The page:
Mareea Vegas speaks with photographer Frances Carter about returning to New Zealand after spending time in New York, and her progression in the fashion and portrait photography industry
Mareea Vegas speaks with photographer Frances Carter about returning to New Zealand after spending time in New York
Three years ago I was struck by the very first portrait I saw by Frances Carter. It possessed a level of maturity, elegance and emotional depth that seemed beyond someone still in their teens. Now, at 23 years old, Carter’s fashion and portrait portfolio boasts a steadily growing list of leading New Zealand labels and magazines, her work seamlessly and thoughtfully blending the line between art and fashion. An AUT graduate (Bachelor of Visual Arts), Carter has recently returned to New Zealand after 13 months spent living in New York City (NYC). We caught up for a chat in Auckland to discuss her latest portrait works, and her ongoing quest to truthfully depict those in and around her world.
D-Photo: Do you feel that the time spent in NYC influenced your photography in any way?
Frances Carter: Actually I hardly shot anything in New York; I spent much more time just looking around me. But now that I’m back in New Zealand, and with the huge privilege of studio access (thank you, Kingsize Studios!), I’m working out how to put all that I saw back into my images.
How do you put elements from the past into images that you are creating in the present?
It’s more practical than it sounds — looking for certain colour combinations for example, or working out how to create my favourite types of light. I guess, like with portraits, I need to know the subject before I can shoot it — and it takes a long time to get to know New York. If I went back I’d definitely have my camera out more.
How do you see your work in relation to that of other photographers working predominantly with portraiture?
I like to think that I’m working alongside a growing group of portrait photographers who have ties to fashion, but are motivated by a drive to represent a broader cast of characters. Without tying ourselves to well-meaning, but often token, terms like ‘diversity’ or ‘real women’, we’re trying to normalize the possibility that two historically separate groups — the people we photograph and the people that fill our lives — can and should overlap as much as possible.
Is there then a differentiation between your personal work and commercial work, or are they one and the same?
There is definitely a separation. When making commercial work I’m at the mercy of the client’s creative direction, which isn’t a bad thing. I like the challenge of creating to somebody else’s specifications, because it means I can focus on perfecting the technical aspects of the images. In my personal work I don’t have to think about what
we are trying to sell, the focus can be completely on the subject rather than a product.
I find your portraits extremely personal. It almost feels as though I know these people. Is this intimacy something that you strive to achieve in your work?
I consider it an honour to photograph the people I do, and I have a responsibility to truthfully represent them. I’m trying to bring out something that I see in the subject, but I want them to retain control over the final images. I think this is especially important in the digital age. If someone doesn’t want me to publish an image, I won’t publish it. If someone approves an image and then later decides they’re not comfortable with it, I’ll take it down. So, my hope is that the images you see have a connection with the way the subject wants to represent themselves, which ideally results in that intimacy you mentioned.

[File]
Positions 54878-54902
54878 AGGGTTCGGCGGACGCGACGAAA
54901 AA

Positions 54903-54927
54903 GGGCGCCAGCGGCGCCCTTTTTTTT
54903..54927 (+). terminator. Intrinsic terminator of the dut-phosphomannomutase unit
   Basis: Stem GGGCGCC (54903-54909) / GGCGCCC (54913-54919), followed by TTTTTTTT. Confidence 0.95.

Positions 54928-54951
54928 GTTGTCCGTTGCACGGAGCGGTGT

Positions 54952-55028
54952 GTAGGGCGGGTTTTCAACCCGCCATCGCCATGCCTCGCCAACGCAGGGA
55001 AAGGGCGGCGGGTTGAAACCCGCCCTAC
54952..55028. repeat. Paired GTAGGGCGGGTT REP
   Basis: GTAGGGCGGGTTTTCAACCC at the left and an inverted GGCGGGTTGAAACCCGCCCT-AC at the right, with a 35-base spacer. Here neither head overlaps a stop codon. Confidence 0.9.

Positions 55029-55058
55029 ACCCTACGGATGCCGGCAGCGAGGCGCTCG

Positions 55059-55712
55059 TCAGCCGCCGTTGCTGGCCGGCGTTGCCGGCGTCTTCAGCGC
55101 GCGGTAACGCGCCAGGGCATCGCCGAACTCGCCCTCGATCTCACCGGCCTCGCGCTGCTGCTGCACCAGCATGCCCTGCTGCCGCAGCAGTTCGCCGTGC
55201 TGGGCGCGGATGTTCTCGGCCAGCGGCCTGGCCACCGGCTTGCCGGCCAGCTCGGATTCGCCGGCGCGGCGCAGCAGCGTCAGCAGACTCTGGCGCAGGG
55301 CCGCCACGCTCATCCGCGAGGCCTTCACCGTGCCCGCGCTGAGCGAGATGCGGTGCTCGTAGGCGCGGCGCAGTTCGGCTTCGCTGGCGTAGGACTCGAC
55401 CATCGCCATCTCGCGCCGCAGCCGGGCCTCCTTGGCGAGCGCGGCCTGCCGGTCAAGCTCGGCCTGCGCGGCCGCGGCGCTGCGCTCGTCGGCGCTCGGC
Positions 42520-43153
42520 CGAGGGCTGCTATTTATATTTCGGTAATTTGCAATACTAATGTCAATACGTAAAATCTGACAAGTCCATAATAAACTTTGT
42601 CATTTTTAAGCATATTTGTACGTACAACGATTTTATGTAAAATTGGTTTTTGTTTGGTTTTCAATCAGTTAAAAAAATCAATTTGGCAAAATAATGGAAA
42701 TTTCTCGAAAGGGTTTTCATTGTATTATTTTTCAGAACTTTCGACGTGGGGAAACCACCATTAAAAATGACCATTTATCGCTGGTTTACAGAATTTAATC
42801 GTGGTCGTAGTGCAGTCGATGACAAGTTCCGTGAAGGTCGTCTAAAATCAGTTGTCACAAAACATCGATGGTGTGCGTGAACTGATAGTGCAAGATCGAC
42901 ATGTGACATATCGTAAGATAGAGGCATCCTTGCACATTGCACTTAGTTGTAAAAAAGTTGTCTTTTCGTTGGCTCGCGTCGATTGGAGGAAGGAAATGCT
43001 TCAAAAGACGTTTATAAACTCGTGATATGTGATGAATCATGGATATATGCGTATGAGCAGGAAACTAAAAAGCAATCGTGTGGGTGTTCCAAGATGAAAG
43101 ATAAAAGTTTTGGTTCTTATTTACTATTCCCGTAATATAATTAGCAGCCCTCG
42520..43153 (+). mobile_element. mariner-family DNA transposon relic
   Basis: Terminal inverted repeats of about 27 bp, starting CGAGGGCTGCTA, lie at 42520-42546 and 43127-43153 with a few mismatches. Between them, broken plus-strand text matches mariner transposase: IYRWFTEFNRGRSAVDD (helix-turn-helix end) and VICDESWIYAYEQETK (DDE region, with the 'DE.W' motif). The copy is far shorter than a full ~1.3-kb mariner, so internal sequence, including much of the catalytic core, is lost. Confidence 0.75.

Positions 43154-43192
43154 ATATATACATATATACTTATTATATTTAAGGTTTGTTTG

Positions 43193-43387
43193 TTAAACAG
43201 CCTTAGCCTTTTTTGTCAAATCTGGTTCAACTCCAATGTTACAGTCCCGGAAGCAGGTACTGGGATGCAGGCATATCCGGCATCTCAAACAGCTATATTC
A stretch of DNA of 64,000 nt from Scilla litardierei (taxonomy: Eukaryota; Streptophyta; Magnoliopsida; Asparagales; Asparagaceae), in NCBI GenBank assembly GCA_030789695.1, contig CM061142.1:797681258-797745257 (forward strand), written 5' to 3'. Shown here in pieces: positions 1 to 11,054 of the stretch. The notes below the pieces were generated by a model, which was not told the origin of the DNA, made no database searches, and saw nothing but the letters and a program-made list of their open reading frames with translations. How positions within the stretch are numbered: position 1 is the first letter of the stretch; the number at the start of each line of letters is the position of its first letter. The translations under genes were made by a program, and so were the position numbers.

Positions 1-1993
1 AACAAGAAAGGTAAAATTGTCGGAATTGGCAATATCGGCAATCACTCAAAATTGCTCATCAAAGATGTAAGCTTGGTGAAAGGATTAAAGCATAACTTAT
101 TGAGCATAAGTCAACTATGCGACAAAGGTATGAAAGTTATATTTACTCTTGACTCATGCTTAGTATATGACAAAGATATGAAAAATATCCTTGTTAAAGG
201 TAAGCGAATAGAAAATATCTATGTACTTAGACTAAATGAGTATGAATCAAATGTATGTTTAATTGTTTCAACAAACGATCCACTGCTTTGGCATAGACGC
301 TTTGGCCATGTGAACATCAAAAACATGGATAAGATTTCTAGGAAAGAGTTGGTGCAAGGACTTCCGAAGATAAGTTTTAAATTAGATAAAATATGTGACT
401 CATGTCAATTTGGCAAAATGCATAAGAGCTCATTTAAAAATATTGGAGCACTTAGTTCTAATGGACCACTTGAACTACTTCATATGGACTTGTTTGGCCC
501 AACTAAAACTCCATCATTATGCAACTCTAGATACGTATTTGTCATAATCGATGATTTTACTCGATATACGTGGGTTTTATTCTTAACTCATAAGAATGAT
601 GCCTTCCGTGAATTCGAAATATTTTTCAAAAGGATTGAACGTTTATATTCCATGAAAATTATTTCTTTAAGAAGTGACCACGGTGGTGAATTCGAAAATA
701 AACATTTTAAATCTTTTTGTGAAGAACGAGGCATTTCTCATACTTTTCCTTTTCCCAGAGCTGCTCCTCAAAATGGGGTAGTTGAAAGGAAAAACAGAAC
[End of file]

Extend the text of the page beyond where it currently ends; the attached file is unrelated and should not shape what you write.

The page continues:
Do people need a sense of your subjects’ back story to fully understand or appreciate your work?
It’s impossible for me to say, since I always have that information. But I don’t shoot purely for aesthetic appeal when I’m making personal work,
so it probably does make a difference to know something about the person in the image. I’m shooting less for the present and more for the future, so we have a document of the people who are shaking the world up (or my world, at the very least). I like the idea of shooting for posterity’s sake. Are there photographers who you admire who have documented previous generations? Nan Goldin will always be my number one in that genre. Do you believe that you relate more closely to film, in your process, than digital? I don’t have any loyalty to film, although I can appreciate why people wax lyrical about it (and I don’t want to see it disappear). I think whatever medium you use, it’s always just a tool. I do like the process of shooting on medium-format, and I can’t replicate those results on my DSLR, but I wouldn’t trade the level of control I have over the
digital RAW files for 35mm film. Can you talk about how your photography has evolved from stills to moving image? Honest answer is that the future of the photographic industry is pretty unclear, and I want to have a few different skills under my belt, just in case! I’m enjoying the learning curve, too. Because we all want to know what you shoot with, what’s currently in your camera bag? Mostly tools, actually: gaffer tape, clamps, gel scraps, Leatherman, Sekonic, batteries, card reader, cable ties, grey card, etc. Camera-wise, I have a Mamiya RZ67 that I should really use more. For digital, it’s a Canon 5D and 24–70mm [lens] — I like to get people moving around so a mid-range zoom suits me best. And, lastly, where would we find Frances at 10pm on a Friday night? Probably home alone — always have to wake up early for shoots on Saturdays!
Mareea Vegas is an Aucklandbased photographer and musician. Each issue, she talks to a new photographer bringing interesting artistic ideas to the field of contemporary photography. Through these discussions, she hopes to inspire D-Photo readers to...